Hundreds of millions of years ago, the world was either significantly cooler or far worse depending on who you ask.

Before humans showed up and started messing everything up, flying reptiles (but technically not dinosaurs) called Pterosaurs dominated the skies. They could be as small as a toy or as big as a fighter jet and, according to the American Museum of Natural History, they were the first non-insects to evolve powered flight.

Reported by the Los Angeles Times, science may have just gotten a revealing look at the early life of pterosaurs. Scientists from China and Brazil found hundreds of fossilized pterosaur remains, including eggs, in some sandstone in China. The full report is in Science magazine, but in summary, these remains left behind some valuable clues about the early lives of pterosaurs that we did not know before.

Per the Los Angeles Times, the reason this discovery is so much more revealing than previous egg findings is all of these eggs appear to be from the Hamipterus tianshensis species. It was not verifiable if earlier egg discoveries all belonged to the same species, so research was cluttered a bit.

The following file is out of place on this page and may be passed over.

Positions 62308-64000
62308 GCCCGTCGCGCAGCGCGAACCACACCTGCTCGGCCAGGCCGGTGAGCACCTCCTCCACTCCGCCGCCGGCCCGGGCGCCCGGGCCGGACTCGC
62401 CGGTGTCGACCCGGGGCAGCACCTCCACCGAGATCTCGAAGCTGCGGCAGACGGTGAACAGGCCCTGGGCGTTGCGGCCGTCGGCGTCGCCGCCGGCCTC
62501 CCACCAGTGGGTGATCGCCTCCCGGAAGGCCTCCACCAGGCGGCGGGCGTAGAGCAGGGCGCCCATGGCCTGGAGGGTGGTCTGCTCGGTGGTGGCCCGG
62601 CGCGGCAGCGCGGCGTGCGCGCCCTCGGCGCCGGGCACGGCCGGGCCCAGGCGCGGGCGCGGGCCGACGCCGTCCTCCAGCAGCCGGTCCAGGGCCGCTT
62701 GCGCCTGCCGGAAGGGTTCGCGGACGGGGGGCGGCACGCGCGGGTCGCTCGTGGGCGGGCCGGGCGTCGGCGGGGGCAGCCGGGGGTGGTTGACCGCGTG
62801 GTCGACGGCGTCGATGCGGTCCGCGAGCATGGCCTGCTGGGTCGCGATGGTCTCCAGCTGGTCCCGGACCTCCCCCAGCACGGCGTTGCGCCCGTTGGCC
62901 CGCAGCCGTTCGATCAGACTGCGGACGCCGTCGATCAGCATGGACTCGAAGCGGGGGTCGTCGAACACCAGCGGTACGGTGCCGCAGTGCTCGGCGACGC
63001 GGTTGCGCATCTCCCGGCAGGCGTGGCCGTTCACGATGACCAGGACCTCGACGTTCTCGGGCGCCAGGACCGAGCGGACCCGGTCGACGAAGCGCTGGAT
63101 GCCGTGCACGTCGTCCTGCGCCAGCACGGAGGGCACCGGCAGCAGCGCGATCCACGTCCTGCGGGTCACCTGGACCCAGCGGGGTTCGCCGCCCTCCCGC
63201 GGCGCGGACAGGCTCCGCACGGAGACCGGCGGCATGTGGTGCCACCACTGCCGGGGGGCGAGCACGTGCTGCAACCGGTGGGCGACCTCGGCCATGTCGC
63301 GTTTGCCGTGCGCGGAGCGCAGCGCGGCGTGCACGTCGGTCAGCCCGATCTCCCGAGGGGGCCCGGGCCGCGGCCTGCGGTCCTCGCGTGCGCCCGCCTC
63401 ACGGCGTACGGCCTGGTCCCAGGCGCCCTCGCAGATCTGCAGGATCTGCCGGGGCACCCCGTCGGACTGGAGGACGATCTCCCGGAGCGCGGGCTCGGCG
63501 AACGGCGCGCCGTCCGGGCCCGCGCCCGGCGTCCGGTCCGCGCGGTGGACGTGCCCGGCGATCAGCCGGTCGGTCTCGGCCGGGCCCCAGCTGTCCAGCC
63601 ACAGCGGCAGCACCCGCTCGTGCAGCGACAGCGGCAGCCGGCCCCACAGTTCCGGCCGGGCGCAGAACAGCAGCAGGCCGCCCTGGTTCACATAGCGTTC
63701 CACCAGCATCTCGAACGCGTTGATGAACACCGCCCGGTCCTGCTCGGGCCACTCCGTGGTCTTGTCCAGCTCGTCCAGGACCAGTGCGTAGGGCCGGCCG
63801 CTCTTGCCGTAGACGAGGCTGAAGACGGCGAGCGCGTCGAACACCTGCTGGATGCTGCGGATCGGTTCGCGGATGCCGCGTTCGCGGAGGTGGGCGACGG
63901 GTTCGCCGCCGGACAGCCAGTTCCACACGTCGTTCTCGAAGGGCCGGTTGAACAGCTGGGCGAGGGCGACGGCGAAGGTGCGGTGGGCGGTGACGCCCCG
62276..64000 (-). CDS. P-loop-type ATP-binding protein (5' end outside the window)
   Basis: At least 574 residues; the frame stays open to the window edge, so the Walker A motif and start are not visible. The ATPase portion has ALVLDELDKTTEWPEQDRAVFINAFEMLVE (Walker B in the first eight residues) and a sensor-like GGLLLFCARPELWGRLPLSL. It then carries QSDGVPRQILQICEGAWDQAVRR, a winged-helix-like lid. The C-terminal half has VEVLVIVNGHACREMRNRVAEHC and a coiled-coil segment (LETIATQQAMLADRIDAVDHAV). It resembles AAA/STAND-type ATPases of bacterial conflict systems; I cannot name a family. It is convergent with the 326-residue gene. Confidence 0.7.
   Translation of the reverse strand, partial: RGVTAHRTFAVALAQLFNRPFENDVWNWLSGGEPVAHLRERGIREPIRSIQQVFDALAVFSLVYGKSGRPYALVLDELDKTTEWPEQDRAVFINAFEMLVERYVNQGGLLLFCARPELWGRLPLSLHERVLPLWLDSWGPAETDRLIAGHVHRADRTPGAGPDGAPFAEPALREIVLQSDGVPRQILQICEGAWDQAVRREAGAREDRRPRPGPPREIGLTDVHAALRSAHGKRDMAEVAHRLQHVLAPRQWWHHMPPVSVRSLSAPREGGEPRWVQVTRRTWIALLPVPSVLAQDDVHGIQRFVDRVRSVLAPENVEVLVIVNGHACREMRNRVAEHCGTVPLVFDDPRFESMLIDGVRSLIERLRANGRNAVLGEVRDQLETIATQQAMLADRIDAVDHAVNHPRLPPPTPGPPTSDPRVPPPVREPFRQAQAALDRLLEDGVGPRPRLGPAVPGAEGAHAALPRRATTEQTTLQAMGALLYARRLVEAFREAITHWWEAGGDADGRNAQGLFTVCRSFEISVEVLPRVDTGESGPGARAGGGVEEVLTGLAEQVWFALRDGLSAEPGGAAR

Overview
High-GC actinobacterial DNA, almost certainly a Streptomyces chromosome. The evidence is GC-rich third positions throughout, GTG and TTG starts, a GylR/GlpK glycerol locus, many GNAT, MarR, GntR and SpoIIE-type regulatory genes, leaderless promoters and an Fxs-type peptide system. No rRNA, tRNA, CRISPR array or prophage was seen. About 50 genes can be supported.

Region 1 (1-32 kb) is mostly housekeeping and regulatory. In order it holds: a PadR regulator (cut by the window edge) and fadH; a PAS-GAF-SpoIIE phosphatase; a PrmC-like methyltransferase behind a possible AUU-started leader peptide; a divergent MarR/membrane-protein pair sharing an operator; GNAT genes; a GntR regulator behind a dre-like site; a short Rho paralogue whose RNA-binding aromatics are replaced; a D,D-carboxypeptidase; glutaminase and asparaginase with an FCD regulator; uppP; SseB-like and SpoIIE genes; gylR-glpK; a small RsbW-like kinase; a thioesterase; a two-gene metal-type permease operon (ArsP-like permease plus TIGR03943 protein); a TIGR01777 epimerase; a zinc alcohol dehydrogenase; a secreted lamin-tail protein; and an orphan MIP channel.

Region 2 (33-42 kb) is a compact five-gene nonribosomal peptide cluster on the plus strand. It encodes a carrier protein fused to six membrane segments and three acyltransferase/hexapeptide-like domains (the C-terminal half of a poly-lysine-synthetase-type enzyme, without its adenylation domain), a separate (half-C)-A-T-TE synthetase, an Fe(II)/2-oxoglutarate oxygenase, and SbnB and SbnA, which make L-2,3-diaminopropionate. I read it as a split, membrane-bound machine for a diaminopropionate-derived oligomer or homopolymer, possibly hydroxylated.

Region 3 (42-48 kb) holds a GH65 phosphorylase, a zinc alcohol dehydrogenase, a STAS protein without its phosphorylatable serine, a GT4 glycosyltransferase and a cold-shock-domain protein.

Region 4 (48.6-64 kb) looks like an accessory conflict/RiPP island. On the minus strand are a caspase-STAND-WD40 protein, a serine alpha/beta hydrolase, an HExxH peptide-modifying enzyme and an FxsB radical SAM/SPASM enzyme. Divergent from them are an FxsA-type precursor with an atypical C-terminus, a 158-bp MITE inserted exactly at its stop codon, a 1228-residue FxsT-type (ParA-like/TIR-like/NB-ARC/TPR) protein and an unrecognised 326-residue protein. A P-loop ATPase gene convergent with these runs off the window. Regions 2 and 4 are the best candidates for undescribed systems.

The most intriguing detail that came from this find relates to the parental habits of pterosaurs. Some modern reptiles, like snakes, abandon their young immediately after giving birth or laying eggs, but pterosaurs may not have been the same way. The team in China found that the infant pterosaurs had underdeveloped wings but fairly developed legs, meaning they probably walked but not flew as babies. If that was the case, the parents likely stuck around for a while and helped out until the kids could fly.

The eggs found in China number at least 215, but BBC says they were likely not laid by the same female pterosaur. Due to the soft, delicate material the eggs were made out of (suggested by deformations), they were probably buried underground in huge bundles like this until maturation. Several reptile species nowadays also lay similarly fragile eggs.

Pterosaurs had impressive longevity, with the various species of pterosaur lasting around 150 million years. They evolved an impressive level of species diversity in that time, with different varieties of pterosaur having wildly different sizes and shapes. Unfortunately, they did not leave any direct descendants.

According to the American Museum of Natural History, one reason we do not know as much as we would like about Pterosaurs is they mostly lived far away from places where fossils are well preserved. It can often be difficult to find complete pterosaur skeletons, so scientists instead have to use parts from several different skeletons to paint the complete picture.

Pterosaurs may have gone extinct along with everything else dinosaur-adjacent 65 million years ago, but the fossils they left behind paint a valuable picture of reptilian evolution. The idea that the first flying vertebrate was not born with this skill is pretty fascinating, as is the idea that pterosaurs may have had maternal instincts to care for their young.